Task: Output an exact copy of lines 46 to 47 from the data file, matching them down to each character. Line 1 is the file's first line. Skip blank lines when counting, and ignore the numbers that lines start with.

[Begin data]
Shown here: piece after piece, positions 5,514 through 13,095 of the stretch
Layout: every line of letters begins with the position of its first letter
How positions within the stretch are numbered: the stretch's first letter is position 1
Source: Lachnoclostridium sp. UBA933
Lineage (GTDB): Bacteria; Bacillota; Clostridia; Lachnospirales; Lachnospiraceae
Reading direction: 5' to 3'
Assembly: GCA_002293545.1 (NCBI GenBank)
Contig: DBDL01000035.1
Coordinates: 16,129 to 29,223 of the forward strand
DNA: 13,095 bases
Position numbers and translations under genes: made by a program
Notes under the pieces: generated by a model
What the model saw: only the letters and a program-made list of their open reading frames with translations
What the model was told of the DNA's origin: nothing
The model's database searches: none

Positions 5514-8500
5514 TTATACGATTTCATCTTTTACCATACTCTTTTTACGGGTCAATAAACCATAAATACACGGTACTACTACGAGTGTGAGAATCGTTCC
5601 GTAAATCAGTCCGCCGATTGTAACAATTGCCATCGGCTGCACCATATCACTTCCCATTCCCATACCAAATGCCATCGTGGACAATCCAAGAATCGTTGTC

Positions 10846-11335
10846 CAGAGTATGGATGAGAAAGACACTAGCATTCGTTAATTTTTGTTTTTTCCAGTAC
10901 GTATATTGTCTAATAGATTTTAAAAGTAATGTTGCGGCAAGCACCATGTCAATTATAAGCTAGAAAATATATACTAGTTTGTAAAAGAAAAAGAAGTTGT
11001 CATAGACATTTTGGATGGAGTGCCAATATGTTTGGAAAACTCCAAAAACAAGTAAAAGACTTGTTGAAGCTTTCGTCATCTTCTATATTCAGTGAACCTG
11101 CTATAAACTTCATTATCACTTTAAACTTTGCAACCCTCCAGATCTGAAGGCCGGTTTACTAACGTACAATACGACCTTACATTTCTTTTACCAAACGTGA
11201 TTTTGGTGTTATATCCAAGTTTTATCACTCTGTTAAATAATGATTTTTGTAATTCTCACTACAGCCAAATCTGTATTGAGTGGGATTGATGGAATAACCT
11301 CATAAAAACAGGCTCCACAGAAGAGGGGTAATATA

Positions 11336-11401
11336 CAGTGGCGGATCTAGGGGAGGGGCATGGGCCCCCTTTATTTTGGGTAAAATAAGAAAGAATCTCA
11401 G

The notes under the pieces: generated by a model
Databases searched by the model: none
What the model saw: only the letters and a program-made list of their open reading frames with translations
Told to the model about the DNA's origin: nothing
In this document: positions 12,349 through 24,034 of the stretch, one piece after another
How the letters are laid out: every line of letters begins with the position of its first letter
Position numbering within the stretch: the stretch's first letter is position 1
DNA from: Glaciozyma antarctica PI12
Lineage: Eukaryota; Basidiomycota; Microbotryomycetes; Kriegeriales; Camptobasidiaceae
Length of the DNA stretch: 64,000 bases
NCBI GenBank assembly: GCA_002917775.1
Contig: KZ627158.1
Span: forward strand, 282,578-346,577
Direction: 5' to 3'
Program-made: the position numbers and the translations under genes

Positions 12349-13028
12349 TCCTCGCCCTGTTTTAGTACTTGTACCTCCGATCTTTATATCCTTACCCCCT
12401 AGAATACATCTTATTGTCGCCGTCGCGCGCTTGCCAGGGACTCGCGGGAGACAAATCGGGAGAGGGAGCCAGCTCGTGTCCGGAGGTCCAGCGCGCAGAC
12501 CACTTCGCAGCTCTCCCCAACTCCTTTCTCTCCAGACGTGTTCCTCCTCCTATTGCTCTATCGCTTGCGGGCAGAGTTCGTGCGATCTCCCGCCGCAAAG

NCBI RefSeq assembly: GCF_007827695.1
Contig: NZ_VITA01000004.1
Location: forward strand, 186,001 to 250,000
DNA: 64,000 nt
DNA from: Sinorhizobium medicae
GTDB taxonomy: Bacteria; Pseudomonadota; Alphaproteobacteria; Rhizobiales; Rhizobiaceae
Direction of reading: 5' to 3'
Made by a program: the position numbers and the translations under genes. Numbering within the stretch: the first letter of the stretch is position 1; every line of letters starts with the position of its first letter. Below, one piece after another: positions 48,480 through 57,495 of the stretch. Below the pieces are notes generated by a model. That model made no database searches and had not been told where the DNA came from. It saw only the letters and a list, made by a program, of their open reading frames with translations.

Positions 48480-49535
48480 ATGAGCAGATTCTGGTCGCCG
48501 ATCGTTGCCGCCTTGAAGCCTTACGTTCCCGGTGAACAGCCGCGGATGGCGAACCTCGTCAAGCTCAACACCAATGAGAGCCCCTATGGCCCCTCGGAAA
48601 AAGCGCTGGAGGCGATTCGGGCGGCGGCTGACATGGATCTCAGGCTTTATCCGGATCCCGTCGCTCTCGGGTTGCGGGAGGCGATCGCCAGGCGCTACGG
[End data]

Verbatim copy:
12401 AGAATACATCTTATTGTCGCCGTCGCGCGCTTGCCAGGGACTCGCGGGAGACAAATCGGGAGAGGGAGCCAGCTCGTGTCCGGAGGTCCAGCGCGCAGAC
12501 CACTTCGCAGCTCTCCCCAACTCCTTTCTCTCCAGACGTGTTCCTCCTCCTATTGCTCTATCGCTTGCGGGCAGAGTTCGTGCGATCTCCCGCCGCAAAG